The Swedish EU-debate is showing healthy signs of revival. In Saturday’s Expressen, 50 young Swedish representatives of liberal and conservative organisations and political parties criticised their centre-right Government’s “uncritical” position on the EU. In addition to listing several areas of EU-reform, the group called on the Swedish Government to reject the proposed EU Constitution which, they argued, “in several respects resembles a Social Democratic manifesto”.
And yesterday, former Swedish Speaker of Parliament, Social Democrat Björn von Sydow, had an article in Dagens Nyheter arguing that national parliaments need to become ”a more effective counterbalance” to the EU Commission. He suggested a provision in a revised constitutional treaty, whereby one quarter of the bloc’s parliaments acting in unison could veto an initiative from the Commission. “I have myself seen that [parliaments] can work in such a coordinated way”, he said.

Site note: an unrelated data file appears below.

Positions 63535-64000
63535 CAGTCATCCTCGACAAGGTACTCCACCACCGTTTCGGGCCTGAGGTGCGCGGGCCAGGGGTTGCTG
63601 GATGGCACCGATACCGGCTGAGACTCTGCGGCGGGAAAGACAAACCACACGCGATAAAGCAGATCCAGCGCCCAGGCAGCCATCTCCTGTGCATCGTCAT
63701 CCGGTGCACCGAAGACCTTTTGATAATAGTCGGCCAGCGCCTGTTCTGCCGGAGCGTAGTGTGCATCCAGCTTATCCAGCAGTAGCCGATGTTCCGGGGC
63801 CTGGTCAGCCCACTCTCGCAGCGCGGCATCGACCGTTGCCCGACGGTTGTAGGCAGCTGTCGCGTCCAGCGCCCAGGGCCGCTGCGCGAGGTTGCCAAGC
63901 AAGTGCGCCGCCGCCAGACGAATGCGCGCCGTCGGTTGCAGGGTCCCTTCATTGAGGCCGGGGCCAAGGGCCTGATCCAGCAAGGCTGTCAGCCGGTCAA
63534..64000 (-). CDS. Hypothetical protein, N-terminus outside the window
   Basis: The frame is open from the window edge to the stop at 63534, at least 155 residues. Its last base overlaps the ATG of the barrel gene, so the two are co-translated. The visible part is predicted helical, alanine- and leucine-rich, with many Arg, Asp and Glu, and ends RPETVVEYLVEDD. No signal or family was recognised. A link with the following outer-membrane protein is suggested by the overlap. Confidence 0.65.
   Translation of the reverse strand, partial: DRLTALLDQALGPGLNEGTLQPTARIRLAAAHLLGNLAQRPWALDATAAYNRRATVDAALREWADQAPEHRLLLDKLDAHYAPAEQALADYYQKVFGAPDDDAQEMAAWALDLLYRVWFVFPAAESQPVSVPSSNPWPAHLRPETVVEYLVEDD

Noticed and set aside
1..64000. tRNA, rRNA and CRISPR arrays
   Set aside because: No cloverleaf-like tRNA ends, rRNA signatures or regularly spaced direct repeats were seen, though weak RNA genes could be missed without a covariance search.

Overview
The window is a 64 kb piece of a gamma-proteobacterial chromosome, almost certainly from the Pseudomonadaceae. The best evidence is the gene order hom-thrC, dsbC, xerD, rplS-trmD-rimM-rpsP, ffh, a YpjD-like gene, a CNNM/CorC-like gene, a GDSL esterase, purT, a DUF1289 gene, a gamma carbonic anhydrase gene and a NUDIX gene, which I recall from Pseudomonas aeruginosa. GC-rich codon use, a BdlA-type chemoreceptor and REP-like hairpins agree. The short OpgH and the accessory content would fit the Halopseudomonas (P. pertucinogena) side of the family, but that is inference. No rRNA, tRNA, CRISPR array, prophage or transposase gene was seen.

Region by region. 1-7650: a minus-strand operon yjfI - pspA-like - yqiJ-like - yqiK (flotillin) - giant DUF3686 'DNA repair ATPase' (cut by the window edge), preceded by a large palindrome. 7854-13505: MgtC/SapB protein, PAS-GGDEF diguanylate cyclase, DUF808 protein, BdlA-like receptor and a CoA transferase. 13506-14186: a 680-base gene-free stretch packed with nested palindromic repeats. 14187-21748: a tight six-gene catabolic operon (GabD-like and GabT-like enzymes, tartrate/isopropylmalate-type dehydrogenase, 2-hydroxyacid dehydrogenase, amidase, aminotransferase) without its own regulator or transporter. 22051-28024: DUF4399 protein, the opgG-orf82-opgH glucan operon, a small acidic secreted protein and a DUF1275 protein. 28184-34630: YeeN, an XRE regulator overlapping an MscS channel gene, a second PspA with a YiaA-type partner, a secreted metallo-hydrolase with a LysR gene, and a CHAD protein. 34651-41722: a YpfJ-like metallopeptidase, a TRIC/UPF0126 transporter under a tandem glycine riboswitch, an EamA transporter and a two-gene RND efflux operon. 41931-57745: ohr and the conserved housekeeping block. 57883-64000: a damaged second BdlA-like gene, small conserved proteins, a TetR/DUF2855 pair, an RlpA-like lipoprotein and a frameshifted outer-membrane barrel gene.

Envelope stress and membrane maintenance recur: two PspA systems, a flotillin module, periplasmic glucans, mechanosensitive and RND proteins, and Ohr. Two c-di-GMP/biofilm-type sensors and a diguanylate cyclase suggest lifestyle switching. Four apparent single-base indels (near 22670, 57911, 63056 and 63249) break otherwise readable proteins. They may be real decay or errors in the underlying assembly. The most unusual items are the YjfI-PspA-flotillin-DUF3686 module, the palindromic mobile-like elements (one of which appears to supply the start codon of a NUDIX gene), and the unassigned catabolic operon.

Much needed contributions to a debate that for too long has been stuck in a tedious yes-or-no, right-left mode.